Although the microchip’s information was 11 years outdated from when the puppy was chipped at the Wake County SPCA, the Smith’s were able to track down the correct information.

“I bent down and said ‘Cassey girl’ and she came right over to us. She knows exactly where she is now. She goes right to her same spot. I mean she has not changed any of those aspects,” Metcalf said. “This house, the tears that were falling in this house, all of us were just in disbelief. The Smith’s are such wonderful people. Something we cared about so much came back to us.”


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Monday, September 17, 2012


Dog reunites with Youngsville family after four years
Tara Lynn
September 16

Youngsville, N.C. — A Youngsville family reunited this week with the dog they thought they lost forever.

After four years, Brandy Metcalf, her husband Dave and their three children got to take Cassey, the dog they had rescued from the SPCA 11 years ago, home again.

A Youngsville family reunited this week with the dog they thought they lost forever. After four years, Brandy Metcalf, her husband Dave and their three children got to take Cassey, the dog they had rescued from the SPCA 11 years ago, home again.

"It was a beautiful experience. You're just in shock. You feel like this couldn't be the miracle that you want it to be, that it's too good to be true," Metcalf said.

The couple had just had a third child when Metcalf's sister asked if Cassey could come stay with her in Charlotte.

"At that time, when you have a newborn in the house, things were crowded," she said. "My sister lived alone in Charlotte ... she doesn't like to be by herself and they had a good relationship, so with hesitation, we let (Cassey) go."

After a couple months, the family went to visit their beloved pet. But Cassey, startled by some nearby construction noise, had run away.

"She's a very sensitive dog. Loud noises, construction, if anything like that is going on, she gets nervous," Metcalf said. "She got away from my sister."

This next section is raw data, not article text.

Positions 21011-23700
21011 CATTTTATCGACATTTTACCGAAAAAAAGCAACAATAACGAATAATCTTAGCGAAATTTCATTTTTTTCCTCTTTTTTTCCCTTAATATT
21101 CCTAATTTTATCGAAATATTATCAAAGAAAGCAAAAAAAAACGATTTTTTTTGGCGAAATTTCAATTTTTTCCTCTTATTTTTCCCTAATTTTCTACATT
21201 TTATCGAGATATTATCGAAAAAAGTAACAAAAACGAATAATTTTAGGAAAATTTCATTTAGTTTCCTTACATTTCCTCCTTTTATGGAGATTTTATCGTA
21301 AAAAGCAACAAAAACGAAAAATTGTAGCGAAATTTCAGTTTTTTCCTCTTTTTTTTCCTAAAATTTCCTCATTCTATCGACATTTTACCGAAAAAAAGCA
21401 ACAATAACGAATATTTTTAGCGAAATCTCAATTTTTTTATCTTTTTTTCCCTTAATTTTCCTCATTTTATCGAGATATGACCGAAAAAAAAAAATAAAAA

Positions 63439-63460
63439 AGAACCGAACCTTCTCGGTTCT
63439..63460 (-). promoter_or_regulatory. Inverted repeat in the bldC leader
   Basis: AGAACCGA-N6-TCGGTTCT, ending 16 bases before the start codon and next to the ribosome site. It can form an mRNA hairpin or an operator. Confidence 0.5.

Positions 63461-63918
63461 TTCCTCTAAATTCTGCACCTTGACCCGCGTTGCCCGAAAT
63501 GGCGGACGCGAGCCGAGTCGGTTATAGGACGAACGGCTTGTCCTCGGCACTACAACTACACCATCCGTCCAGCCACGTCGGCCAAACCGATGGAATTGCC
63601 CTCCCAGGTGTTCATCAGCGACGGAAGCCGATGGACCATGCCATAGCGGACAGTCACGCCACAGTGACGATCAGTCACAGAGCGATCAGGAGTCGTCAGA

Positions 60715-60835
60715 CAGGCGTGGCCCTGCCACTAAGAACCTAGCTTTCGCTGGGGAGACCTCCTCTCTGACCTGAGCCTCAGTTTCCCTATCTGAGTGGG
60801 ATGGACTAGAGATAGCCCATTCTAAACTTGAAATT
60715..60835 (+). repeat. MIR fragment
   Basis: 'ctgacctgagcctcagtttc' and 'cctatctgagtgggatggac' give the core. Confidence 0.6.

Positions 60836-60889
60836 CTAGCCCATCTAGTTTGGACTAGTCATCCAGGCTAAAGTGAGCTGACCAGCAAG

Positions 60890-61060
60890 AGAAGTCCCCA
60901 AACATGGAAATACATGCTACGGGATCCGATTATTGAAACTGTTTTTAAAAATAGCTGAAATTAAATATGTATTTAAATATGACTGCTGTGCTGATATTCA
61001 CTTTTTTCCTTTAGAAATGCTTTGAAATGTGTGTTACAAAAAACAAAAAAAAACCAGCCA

Months passed with no sign of the dog, and the family gave up on trying to find it.

"We gave up hope a long time ago, but every day she was mentioned in our house," Metcalf said. "My daughter just said two days prior to (finding the dog) that 'I wish we had our Cassey back.'"

Then, last week, the family got a call that Cassey had been found. Without a collar or tags, the people who found Cassey relied on a microchip to track down the owners.

"They had been searching for us for a couple of days and got our information through the vet's clinic hospital," Metcalf said. "Unfortunately, the information was incorrect because it was from 11 years ago. That's why updating these chips is a must."

The people who found Cassey didn't give up. They eventually tracked down Metcalf's mother, who called to relay the news.

"My husband was telling me, 'Brandy, they found Cassey,' and I said, 'That just can't be,'" We need to leave right now to see if that's really her," she said.

They drove three hours to confirm the good news and came home with the dog they had never stopped missing.

"When we got out of the car and called her name, and she came running up to us, it let us know for sure that yes, she remembered us," Metcalf said. "She came right up and jumped in the van. She was ready to go home."

Jacob Metcalf, 8, was only 4 when Cassey went missing, but said he had no trouble recognizing the dog.

"I was amazed," he said. "She really loved me when I was a bit younger. She used to round us up in the yard."

It was an emotional reunion, and the family was immediately reminded of Cassey's "caring charisma."

"(The tears) were rolling like waterfalls," Metcalf said. "There is never such a thing as 'It's just a dog.' She, to us, is our first-born child."